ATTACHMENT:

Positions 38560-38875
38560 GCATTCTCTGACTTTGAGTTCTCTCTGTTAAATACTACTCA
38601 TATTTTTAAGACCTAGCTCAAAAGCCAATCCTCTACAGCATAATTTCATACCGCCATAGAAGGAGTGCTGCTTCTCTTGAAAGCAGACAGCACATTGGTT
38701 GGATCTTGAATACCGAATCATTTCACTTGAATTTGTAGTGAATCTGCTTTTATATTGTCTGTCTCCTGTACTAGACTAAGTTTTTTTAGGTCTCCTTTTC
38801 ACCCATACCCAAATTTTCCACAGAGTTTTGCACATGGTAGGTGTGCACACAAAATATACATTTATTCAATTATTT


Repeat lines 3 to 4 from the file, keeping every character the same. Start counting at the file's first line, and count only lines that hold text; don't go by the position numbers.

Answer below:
38601 TATTTTTAAGACCTAGCTCAAAAGCCAATCCTCTACAGCATAATTTCATACCGCCATAGAAGGAGTGCTGCTTCTCTTGAAAGCAGACAGCACATTGGTT
38701 GGATCTTGAATACCGAATCATTTCACTTGAATTTGTAGTGAATCTGCTTTTATATTGTCTGTCTCCTGTACTAGACTAAGTTTTTTTAGGTCTCCTTTTC